UI Charge runs on relationship building for UISG election

UI Charge is one of three parties running in the UISG election on April 3 and 4. The party is focusing on building relationships across campus, hoping to engage all students across campus.


Katie Goodale

Adiu Arou (left) and Dady Mansaray pose for a portrait in the Main Library on Monday, April 1, 2019. Mansaray and Arou will be running for president and vice president on the UI Charge ticket.

Brooklyn Draisey, News Editor

“It’s your story, shouldn’t you be the one to tell it?”

That quote ends UI Charge’s promotional video. The party is led by UISG Sen. Dady Mansaray and Adiu Arou, who are running for UISG president and vice president, respectively.

The Daily Iowan opened the interview to all members of UI Charge, but only Mansaray was available.

Mansaray said the candidates on his ticket have different perspectives but are all passionate about making a difference on campus. Many students on the ticket are from areas not traditionally represented in UISG, and Mansaray tried to recruit from groups that, he said, have been ignored.

“At the end of the day, you’ve got to have those different students at the table,” he said.

Dedication to the community is what makes UI Charge unique, he said. His ticket wants to move the UI forward together through building relationships that involve everyone.

Related: UISG presidential candidates debate platforms and campus issues

“This campaign has never been about me, my running mate, or my team, it’s about this community, and it’s about time we have a student-body representative that will fight tirelessly … to establish that relationship,” he said.

Many of Mansaray’s goals for next year, should UI Charge be elected, stem from problems he’s seen in the organization’s current structure. One issue he has chosen to focus on is increasing UISG’s presence on campus and creating relationships with students.

Mansaray said one way he plans on doing this is using a video explaining UISG and its role at the UI to increase students’ knowledge of the governing body and how it affects them. The video would, hopefully, be shown at OnIowa and around campus during the first week of school.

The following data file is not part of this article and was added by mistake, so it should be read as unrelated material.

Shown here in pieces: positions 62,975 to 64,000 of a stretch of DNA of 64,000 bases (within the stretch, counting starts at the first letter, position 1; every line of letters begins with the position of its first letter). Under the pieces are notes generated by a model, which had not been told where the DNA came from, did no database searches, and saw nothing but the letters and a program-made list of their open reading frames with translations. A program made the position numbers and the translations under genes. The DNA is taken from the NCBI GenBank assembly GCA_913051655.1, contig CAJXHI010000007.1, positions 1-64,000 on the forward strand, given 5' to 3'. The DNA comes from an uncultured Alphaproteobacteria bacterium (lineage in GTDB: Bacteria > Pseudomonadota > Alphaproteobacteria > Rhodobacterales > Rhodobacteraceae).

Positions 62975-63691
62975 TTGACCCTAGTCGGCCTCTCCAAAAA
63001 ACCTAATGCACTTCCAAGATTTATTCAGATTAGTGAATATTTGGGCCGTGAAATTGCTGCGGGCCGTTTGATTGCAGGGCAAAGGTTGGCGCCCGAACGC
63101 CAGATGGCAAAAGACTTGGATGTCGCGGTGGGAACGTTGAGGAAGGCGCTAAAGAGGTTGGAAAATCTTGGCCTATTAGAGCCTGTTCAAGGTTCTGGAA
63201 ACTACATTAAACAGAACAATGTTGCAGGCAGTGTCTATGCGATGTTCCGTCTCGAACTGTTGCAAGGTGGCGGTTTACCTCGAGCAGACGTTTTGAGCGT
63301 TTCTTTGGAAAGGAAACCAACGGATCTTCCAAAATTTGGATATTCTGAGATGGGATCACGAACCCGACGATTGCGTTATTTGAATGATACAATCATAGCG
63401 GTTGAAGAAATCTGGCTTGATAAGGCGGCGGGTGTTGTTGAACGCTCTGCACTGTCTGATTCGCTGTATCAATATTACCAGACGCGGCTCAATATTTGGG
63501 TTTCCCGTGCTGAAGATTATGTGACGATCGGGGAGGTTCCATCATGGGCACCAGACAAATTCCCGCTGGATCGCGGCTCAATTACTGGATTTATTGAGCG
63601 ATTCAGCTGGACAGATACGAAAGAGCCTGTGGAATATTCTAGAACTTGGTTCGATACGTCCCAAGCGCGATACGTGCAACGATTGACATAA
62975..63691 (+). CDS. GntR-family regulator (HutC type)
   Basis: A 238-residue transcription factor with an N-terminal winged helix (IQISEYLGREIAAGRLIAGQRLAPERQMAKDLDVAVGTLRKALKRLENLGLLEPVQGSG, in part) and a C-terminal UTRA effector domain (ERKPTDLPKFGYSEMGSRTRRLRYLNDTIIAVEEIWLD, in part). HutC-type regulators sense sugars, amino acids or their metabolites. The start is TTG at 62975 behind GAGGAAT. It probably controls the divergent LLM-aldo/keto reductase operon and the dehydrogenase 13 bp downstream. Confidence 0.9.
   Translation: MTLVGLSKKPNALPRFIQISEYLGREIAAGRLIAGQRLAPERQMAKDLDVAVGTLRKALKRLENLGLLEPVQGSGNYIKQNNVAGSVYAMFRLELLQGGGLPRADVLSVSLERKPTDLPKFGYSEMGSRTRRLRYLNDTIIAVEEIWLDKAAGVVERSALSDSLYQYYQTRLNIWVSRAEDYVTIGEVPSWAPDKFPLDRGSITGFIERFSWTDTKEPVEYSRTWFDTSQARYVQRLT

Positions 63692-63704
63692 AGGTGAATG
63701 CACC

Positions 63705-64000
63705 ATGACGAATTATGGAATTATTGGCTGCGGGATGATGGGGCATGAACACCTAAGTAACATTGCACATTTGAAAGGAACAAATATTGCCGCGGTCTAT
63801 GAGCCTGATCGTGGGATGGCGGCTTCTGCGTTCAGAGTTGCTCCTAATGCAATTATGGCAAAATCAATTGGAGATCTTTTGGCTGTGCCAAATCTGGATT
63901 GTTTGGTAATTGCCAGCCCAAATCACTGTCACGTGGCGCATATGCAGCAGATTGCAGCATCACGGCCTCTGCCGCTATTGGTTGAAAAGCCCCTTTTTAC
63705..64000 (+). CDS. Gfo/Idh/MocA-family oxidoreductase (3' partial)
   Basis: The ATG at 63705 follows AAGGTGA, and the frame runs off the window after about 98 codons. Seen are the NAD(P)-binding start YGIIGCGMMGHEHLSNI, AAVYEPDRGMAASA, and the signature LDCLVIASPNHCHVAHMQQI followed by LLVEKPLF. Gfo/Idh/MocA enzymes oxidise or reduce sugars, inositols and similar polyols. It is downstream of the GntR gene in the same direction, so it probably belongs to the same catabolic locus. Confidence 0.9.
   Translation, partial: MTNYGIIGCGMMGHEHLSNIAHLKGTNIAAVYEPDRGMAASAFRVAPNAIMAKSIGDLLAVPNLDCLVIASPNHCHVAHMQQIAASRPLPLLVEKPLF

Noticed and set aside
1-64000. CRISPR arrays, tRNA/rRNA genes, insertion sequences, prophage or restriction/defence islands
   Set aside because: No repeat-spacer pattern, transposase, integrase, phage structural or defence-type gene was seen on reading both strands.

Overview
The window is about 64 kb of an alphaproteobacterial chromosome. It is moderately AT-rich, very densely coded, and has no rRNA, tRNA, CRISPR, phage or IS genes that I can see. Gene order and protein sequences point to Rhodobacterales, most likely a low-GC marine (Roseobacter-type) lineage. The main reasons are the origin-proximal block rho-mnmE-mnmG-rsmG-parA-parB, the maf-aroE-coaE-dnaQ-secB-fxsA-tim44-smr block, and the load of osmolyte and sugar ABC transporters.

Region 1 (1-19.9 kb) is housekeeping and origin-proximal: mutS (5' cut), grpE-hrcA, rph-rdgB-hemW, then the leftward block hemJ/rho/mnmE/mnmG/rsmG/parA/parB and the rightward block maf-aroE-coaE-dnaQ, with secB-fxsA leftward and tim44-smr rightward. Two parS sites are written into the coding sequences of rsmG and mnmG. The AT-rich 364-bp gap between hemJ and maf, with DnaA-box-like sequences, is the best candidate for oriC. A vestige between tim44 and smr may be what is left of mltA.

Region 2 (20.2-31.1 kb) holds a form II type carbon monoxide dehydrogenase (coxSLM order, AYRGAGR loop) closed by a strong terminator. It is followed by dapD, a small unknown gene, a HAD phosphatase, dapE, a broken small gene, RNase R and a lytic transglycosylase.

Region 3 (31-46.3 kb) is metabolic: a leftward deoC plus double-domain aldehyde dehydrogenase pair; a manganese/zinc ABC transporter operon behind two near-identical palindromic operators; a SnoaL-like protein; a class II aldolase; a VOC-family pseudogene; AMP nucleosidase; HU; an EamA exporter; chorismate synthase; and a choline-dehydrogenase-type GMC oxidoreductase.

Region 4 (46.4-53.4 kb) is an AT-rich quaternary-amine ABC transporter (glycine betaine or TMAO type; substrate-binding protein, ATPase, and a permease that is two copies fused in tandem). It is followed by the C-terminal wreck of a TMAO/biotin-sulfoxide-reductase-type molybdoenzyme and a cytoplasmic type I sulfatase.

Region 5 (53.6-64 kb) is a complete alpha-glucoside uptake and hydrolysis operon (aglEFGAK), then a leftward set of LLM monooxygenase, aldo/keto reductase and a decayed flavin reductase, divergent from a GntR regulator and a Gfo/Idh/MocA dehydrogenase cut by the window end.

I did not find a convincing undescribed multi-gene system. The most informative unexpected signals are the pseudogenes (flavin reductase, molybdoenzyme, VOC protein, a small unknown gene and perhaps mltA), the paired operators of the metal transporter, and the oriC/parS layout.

“I decided to ‘take charge’ and put this amazing group of students together to ensure that student government has a presence on campus,” Mansaray said.

He also wants to work with different groups on campus to promote existing programs before turning all the focus and funds toward new projects. He has been frustrated with UISG making promises that it doesn’t follow through on, he said, and making and maintaining relationships on campus will help keep UISG accountable.

Mansaray noted the residence halls’ compost-bin program as one project that UISG should continue to promote and advocate for, as well as partnering with the Campus Activities Board to create more events for students.

“We are all passionate about this community … but we need to act on our intentions,” he said.

After running for president last year with the Student Collective Party, Mansaray said, he learned to keep enthusiasm up while campaigning even when others start to burn out from what is a very stressful process.

He also learned that there are many areas that require creative solutions, such as marketing and solving problems. As with the issue of tuition, some problems need to be thought of in a new way in order to be successfully addressed, he believes.

In the end, no one has all the solutions, Mansaray said. What’s important is facilitating conversations with everyone to fix problems together.

“If people know what you’re doing, they’ll step up,” he said.

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